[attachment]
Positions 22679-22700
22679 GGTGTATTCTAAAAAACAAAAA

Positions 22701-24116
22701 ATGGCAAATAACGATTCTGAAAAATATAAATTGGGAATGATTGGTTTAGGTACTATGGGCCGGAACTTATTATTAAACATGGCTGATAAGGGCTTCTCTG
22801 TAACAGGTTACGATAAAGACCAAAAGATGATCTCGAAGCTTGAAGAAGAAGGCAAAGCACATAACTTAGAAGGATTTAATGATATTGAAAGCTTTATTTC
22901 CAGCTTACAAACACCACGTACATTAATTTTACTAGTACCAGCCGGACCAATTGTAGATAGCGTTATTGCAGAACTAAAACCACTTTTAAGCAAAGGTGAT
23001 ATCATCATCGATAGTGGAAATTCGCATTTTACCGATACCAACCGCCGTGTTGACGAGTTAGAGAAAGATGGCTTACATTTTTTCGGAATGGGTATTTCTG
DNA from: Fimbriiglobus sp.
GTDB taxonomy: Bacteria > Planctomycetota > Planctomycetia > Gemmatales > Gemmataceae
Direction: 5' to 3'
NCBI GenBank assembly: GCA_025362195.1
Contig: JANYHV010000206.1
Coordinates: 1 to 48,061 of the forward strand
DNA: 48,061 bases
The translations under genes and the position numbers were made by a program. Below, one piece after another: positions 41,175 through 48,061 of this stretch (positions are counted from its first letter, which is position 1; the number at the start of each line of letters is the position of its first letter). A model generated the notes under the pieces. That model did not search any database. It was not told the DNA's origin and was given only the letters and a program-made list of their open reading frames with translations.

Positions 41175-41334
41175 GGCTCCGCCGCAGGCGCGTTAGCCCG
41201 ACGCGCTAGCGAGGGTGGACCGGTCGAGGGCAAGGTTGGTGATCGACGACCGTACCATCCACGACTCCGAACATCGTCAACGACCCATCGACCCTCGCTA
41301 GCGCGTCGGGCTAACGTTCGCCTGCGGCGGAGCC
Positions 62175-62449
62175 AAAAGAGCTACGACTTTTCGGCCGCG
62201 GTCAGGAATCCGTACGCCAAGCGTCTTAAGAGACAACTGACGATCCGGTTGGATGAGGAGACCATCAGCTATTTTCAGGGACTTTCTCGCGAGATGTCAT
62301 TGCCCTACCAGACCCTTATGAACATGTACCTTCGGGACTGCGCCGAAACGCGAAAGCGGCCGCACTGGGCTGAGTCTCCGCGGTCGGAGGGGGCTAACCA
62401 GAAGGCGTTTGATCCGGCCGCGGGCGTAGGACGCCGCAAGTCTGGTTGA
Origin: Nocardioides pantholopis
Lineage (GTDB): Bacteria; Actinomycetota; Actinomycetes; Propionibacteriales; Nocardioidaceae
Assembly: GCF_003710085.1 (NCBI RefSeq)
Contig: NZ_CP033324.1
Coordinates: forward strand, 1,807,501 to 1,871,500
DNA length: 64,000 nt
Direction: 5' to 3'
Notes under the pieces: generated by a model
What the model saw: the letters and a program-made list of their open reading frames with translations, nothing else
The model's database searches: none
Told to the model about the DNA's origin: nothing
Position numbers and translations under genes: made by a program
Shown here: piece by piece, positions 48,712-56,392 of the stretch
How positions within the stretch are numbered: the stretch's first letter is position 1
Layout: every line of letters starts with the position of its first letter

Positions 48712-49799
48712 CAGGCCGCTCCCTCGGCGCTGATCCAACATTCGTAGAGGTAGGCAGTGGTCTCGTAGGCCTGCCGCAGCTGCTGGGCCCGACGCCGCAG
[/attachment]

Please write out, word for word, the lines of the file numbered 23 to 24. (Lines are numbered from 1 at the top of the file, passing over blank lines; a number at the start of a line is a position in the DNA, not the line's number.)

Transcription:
62301 TGCCCTACCAGACCCTTATGAACATGTACCTTCGGGACTGCGCCGAAACGCGAAAGCGGCCGCACTGGGCTGAGTCTCCGCGGTCGGAGGGGGCTAACCA
62401 GAAGGCGTTTGATCCGGCCGCGGGCGTAGGACGCCGCAAGTCTGGTTGA